Articles | Volume 9, issue 4
Solid Earth, 9, 1011–1033, 2018
Solid Earth, 9, 1011–1033, 2018

Research article 10 Aug 2018

Research article | 10 Aug 2018

Non-cylindrical parasitic folding and strain partitioning during the Pan-African Lufilian orogeny in the Chambishi–Nkana Basin, Central African Copperbelt

Koen Torremans1,a, Philippe Muchez1, and Manuel Sintubin1 Koen Torremans et al.
  • 1KU Leuven, Department of Earth and Environmental Sciences, Geodynamics and Geofluids Research Group, Celestijnenlaan 200E, 3001 Leuven, Belgium
  • apresent address: Irish Centre for Research in Applied Geosciences, University College Dublin, Dublin 4, Ireland

Abstract. A structural analysis has been carried out along the south-east margin of the Chambishi–Nkana Basin in the Central African Copperbelt, hosting the world-class copper and cobalt (Cu–Co) Nkana orebody. The geometrically complex structural architecture is interpreted to have been generated during a single NE–SW-oriented compressional event, clearly linked to the Pan-African Lufilian orogeny. This progressive deformation resulted primarily in asymmetric multiscale parasitic fold assemblages, characterised by non-cylindrical NW–SE-oriented periclinal folds that strongly interfere laterally, leading to fold linkage and bifurcation. The vergence and amplitude of these folds consistently reflect their position along an inclined limb of a NW-plunging megascale first-order fold. A clear relation is observed between the intensity of parasitic folding and the degree of shale content in the Copperbelt Orebody Member (COM), which hosts most of the ore. Differences in fold amplitude, wavelength and shape are explained by changes in mechanical stratigraphy caused by lateral lithofacies variation in ore-bearing horizons. In addition, strong differences in strain partitioning occur within the deforming basin, which is interpreted to be in part controlled by changes in mechanical anisotropy in the layered rock package. This work provides an essential backdrop to understand the influence of the Lufilian orogeny on metal mineralisation and (re-)mobilisation in the Copperbelt.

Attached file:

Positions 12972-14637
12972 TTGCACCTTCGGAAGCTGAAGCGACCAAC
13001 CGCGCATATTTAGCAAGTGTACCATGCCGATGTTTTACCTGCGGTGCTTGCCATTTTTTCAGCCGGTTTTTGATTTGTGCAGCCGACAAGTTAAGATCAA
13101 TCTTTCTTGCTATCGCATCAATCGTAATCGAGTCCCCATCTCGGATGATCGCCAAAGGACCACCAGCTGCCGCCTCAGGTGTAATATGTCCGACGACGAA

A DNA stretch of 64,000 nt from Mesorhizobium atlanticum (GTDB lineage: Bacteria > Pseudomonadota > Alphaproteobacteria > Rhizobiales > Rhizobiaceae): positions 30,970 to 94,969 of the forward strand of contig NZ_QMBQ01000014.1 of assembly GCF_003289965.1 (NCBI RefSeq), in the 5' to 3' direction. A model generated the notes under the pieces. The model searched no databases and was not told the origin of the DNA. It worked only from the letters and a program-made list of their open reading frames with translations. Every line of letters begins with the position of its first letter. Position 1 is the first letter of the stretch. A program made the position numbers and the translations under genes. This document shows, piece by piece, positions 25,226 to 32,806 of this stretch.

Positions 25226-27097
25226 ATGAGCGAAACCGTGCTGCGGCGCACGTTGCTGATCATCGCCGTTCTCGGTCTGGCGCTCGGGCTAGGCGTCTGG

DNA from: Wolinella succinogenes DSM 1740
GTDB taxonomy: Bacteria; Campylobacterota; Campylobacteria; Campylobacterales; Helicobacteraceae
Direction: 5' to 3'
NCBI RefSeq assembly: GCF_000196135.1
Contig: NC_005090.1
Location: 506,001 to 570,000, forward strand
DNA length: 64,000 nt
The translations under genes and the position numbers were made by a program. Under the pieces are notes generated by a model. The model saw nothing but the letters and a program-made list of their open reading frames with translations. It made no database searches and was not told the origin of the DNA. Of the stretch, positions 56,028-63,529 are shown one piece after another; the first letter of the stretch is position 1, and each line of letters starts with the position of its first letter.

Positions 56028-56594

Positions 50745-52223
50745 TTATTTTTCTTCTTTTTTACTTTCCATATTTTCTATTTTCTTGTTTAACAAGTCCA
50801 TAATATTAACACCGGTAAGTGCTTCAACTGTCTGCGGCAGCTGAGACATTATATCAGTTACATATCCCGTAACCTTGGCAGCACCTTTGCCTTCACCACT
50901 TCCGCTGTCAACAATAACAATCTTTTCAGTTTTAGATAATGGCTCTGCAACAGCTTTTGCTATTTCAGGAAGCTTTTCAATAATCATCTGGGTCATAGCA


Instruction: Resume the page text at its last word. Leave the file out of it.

Short summary
A major mountain building event, called the Lufilian orogeny, deformed the rocks that host copper and cobalt ore in the world-class Central African Copperbelt. Key field evidence in this study shows that a single pulse of deformation caused a set of complexly interacting folds and faults. The specific composition and layering in the rock package has a major influence on how the rock sequence was folded.